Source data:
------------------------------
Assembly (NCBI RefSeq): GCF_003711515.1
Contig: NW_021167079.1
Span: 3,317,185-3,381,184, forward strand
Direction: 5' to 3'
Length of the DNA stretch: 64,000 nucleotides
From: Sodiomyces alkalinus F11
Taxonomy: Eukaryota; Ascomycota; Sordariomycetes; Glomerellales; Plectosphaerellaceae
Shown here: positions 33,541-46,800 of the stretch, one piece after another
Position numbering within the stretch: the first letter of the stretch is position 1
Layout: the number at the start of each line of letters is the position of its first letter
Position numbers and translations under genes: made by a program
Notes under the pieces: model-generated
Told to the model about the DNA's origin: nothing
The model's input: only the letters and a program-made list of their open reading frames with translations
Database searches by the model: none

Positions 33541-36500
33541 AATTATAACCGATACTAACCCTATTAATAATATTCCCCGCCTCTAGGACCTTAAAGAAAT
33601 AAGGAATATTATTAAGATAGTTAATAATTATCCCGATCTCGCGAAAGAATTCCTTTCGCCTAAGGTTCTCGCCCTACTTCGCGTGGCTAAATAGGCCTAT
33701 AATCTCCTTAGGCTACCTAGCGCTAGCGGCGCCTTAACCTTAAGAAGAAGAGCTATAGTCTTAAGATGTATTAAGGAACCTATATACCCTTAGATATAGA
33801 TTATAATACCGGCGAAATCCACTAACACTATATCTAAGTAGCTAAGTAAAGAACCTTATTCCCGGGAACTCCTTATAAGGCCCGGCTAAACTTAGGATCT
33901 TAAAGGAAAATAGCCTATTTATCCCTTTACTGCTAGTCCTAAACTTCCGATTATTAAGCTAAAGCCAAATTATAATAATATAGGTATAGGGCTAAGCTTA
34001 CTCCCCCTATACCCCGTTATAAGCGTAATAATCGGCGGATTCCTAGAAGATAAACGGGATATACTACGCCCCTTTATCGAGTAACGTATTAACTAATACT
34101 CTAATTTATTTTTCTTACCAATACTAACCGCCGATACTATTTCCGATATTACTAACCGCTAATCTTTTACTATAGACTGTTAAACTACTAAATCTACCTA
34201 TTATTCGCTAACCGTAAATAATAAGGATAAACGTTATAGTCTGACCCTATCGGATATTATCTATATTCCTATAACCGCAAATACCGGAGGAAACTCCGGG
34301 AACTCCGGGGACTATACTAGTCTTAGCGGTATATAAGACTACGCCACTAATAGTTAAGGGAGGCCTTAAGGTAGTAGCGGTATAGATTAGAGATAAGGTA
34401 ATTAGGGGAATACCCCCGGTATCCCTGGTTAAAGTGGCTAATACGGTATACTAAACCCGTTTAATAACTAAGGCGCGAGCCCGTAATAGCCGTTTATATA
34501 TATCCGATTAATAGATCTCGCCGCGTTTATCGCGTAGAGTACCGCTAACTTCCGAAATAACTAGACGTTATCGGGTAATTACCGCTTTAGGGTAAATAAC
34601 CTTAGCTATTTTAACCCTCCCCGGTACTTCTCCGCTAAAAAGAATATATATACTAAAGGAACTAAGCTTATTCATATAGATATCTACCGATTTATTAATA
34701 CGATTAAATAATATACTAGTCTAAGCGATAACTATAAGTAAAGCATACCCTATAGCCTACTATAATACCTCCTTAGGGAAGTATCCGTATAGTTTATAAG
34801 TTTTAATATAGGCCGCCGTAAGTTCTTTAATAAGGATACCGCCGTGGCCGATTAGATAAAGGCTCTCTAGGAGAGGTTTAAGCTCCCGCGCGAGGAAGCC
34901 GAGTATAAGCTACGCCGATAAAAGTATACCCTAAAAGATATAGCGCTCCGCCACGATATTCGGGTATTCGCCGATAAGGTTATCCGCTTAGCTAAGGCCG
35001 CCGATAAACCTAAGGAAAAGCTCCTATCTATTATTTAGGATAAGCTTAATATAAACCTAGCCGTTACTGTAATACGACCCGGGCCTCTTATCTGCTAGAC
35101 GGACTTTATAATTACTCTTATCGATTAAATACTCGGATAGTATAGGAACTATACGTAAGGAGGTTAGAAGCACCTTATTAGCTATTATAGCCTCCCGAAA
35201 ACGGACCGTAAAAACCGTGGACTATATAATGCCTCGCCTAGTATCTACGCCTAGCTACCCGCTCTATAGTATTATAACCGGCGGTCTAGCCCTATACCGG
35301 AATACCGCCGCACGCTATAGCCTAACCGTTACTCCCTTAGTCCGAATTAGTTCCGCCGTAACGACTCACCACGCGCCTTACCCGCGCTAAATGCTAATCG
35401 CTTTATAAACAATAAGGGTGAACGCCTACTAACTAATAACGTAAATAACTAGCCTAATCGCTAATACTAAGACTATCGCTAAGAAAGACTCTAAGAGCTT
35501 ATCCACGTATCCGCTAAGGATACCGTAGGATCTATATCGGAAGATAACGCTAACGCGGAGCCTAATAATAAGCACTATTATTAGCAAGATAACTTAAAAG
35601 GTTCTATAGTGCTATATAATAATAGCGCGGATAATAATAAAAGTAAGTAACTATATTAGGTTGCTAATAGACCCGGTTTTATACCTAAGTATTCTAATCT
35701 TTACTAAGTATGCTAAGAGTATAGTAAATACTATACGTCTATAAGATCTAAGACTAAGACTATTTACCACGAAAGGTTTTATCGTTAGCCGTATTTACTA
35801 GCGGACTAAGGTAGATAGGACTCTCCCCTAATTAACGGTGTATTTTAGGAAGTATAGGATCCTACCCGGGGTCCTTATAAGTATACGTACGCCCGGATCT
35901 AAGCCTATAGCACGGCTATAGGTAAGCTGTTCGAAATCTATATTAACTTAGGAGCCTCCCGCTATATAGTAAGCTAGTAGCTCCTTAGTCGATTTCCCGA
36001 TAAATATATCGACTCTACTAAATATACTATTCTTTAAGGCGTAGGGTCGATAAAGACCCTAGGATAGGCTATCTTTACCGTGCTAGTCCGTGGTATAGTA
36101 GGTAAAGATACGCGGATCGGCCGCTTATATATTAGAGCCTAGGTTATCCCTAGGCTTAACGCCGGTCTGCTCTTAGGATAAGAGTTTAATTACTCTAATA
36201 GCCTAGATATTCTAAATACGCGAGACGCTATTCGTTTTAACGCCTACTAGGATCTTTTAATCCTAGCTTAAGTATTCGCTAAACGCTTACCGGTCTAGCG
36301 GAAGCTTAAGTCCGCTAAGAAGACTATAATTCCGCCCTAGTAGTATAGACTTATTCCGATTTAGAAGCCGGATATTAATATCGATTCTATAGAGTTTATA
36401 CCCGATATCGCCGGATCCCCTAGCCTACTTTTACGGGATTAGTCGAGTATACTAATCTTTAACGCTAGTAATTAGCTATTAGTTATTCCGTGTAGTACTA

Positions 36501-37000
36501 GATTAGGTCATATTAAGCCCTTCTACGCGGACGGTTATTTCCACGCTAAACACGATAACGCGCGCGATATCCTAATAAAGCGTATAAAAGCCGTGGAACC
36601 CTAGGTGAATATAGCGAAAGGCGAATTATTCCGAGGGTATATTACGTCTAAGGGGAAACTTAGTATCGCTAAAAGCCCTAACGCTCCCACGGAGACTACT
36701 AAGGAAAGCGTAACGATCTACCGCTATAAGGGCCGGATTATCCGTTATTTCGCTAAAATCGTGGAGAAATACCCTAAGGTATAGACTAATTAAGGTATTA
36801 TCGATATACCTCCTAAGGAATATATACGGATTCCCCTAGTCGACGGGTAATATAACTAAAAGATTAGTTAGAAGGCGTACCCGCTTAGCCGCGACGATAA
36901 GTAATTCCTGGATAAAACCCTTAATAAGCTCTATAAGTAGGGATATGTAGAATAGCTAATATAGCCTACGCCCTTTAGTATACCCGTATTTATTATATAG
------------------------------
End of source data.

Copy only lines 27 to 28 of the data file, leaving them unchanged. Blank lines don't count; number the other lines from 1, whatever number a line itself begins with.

34501 TATCCGATTAATAGATCTCGCCGCGTTTATCGCGTAGAGTACCGCTAACTTCCGAAATAACTAGACGTTATCGGGTAATTACCGCTTTAGGGTAAATAAC
34601 CTTAGCTATTTTAACCCTCCCCGGTACTTCTCCGCTAAAAAGAATATATATACTAAAGGAACTAAGCTTATTCATATAGATATCTACCGATTTATTAATA